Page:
As early as spring 2018, sidewalk signs and metro billboards held the poster for the International Ballet Stars Gala to be held at the Kremlin on 7 October. The list of international participants was impressive indeed, including stars from Berlin, Vienna, Norway, Saint Petersburg, and of course Moscow’s local Stanislavsky, Bolshoi, and Kremlin troupes. Sponsored by the Vinokur Fund, and filmed for Russia’s Kultura TV channel, the large-scale production required intense coordination by producer Mikhail Sheynin, best known for his work producing the controversial film “Mathilde” about the life of Mathilde Ksessinskaya, the pre-revolutionary ballerina who had a relationship with Tsarevich Nikolai.
The Kremlin Gala itself held no such scandals, just a 3-hour evening of pure dance, ranging from classical to neoclassical works and including modern creations. Two promising young Bolshoi stars, the poster children for the event, Alena Kovaleva and Jacopo Tissi, opened the evening with Dedication to Petipa choreographed by Vasily Medvedev against the backdrop of a young corps de ballet from the Kremlin Ballet’s troupe. Tissi’s attentive partnering through various mixtures of classical poses and promenades served as a stable backdrop for the lovely Kovaleva, donning a black tutu with a “half-moon” tiara. The choreography was not complex but adhered to the classical canon in a nod to this ongoing celebration of Marius Petipa. Highlights from the modern sections included Roberto Bolle in a guest appearance in Going through the Light to Pachelbel’s Canon in D score. Bare-chested in a long red skirt, Bolle’s slow, fluid undulations on stage melded with a digital screen upstage projecting at first abstract images and later images of him in various positions. The work contrasted sharply with the piece by Marco Goecke, danced by members of the Berlin Youth Ballet, where the choreographer’s signature fluttering “busy hand” movements, shoulder circles, deep lunges and open fourth positions seem to repeat from his other work (Lonely George, recently danced at the Stanislavsky Ballet’s mixed bill).
There were more inspiring moments however. Marcelo Gomes, now an international guest artist on the roster of both the Sarasota and Washington Ballet companies, created two pieces for the evening. The first of the two, Paganini, was a clever competition of sound versus movement between the onstage violinist playing the music by the same name, and Gomes’ attempts to outdo him choreographically. Slow moves interspersed with quick ones, where a fast beat closes into a parallel plié. In the second of the two, Ami, he joined Thomas Forester, a dancer blessed with an equally gorgeous physique and supple arches, in a cross between mirroring and parallel movements. The pair each begin with a tendu to music by Chopin, when Gomes offers Forester to make the first move. Synchronised promenades shifted into isolated shoulder swirls, interspersed with reaching penchés. The piece closes with the two tenduing, each leg over the other. Gomes approach to his choreography is both intellectual and physical, making it intriguing to watch.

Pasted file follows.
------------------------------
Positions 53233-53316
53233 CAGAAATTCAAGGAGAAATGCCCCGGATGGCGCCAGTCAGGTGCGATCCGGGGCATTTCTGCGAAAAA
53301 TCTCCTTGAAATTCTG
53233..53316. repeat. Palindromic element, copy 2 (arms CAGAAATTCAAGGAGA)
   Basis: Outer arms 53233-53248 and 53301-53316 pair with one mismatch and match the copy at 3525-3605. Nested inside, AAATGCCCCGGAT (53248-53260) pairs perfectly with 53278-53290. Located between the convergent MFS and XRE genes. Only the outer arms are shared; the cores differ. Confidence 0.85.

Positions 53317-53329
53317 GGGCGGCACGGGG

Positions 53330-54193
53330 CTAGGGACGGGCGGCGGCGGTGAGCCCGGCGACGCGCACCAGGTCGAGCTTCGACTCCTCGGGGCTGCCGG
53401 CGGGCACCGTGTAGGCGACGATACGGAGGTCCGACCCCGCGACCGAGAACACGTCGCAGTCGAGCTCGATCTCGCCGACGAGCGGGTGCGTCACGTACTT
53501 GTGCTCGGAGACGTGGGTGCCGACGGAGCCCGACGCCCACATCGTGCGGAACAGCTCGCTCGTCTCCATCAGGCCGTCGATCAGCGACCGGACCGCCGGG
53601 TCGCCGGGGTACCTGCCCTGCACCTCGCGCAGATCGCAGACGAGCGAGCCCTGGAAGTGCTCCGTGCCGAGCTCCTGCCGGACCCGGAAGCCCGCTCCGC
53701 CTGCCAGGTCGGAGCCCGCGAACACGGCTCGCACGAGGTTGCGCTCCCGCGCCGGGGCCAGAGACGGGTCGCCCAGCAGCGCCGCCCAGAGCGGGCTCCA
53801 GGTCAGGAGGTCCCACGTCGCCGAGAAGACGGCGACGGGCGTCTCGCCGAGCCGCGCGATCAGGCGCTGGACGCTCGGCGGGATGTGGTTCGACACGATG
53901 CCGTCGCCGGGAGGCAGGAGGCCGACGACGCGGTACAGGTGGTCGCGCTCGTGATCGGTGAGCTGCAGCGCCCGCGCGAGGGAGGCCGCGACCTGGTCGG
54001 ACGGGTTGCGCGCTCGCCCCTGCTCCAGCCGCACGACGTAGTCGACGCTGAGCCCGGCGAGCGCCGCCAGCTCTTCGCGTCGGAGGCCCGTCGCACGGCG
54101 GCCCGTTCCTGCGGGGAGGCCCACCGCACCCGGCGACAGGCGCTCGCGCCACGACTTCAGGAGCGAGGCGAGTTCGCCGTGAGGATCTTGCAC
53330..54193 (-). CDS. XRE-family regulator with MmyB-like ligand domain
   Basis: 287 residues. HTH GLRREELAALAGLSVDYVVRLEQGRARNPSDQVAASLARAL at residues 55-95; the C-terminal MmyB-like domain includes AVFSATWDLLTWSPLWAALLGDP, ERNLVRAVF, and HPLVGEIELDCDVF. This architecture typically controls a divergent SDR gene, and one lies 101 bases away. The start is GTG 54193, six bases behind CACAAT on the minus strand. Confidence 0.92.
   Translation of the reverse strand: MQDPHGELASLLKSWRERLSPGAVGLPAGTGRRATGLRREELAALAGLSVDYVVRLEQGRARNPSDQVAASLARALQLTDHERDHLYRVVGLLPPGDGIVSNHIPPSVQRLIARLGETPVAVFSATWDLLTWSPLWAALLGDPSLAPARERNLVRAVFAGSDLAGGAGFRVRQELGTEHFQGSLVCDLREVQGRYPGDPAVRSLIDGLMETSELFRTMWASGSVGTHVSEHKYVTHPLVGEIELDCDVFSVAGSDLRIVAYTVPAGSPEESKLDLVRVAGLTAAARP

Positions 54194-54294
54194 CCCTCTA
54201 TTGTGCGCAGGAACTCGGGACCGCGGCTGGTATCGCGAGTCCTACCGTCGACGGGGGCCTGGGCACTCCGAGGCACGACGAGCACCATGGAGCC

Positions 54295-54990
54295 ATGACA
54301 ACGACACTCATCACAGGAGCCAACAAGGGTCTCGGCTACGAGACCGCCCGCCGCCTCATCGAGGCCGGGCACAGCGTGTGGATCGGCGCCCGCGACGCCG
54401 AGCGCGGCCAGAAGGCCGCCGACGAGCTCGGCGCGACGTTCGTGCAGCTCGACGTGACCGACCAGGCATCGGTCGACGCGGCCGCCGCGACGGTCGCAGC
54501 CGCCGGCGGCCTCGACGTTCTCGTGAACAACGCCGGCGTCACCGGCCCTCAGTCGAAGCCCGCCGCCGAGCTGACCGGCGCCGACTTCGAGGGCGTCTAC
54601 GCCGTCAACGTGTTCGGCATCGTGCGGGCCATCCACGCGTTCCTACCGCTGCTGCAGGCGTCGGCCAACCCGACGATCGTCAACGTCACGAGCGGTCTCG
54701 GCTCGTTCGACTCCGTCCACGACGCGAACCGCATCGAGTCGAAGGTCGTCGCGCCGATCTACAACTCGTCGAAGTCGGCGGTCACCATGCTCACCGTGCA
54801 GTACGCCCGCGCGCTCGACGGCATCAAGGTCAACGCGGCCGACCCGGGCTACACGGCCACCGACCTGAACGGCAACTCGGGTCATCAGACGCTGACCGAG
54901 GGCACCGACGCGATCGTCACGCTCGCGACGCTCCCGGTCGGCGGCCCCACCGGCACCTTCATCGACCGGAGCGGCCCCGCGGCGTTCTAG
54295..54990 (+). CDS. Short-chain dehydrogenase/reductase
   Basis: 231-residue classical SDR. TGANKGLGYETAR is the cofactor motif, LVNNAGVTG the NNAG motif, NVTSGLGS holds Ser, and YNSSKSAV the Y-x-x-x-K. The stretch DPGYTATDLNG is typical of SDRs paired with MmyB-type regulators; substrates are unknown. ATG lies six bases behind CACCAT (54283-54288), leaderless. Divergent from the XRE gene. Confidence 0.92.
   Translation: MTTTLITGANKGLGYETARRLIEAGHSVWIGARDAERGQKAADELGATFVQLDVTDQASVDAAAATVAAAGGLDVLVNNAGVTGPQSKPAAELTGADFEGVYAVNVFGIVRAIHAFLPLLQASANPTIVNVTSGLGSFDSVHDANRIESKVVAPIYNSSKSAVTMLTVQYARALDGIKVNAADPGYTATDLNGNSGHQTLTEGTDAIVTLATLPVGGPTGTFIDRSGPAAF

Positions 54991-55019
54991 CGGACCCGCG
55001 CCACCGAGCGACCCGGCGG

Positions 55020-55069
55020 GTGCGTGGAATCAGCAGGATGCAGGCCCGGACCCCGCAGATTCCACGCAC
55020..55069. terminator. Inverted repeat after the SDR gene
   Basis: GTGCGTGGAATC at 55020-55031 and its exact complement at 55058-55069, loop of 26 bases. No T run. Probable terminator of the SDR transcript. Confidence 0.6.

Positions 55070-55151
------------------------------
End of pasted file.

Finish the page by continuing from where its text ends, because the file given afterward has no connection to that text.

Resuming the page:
Osiel Gouneo, previously with the Norwegian ballet and now with Bavarian State Opera Ballet, offered a heated rendition of the Grand Pas from Esmeralda along with the sparkling Anastasia Limenko from the Stanislavsky Ballet. Gouneo, blessed with the innate Cuban ability to turn endlessly, easily pulled off 6 and 7 pirouettes at a time, ending in either arabesque or slowly lowering his working leg to coup de pied while still turning. Limenko’s variation offered accurate relevés in the penché “dive” en pointe and a strong set of turns. This couple were perhaps the brightest of the evening.
On another classical note, the Stanislavsky’s Oksana Kardash joined the Bolshoi’s Artem Ovcharenko in Grand Pas Classique. Aside from the detail of the precipité altered to a fondu in the first part, there were no detractions from the French version of the choreography. Ovcharenko offered clean double tours, although there were several partnering glitches in the duet sections. Yet Kardash’s articulate legs and, in the variation, strong relevé sequence compensated, as did her fouettés.
The evening included at least 10 other works, including a handful of classical and many short modern pieces. Clocking in at over three and a half hours long, it’s not for the faint of heart, but this annual Gala offers the chance to see some of the world’s greatest stars all within the span of one evening. For that alone, it’s worth attending.
Photos courtesy of Elena Pushkina, Kremlin Gala. From top: Marcelo Gomes with Thomas Forester; Alena Kovaleva; Oksana Kardash with Artem Ovcharenko; Anastasia Limenko with Osiel Gouneo.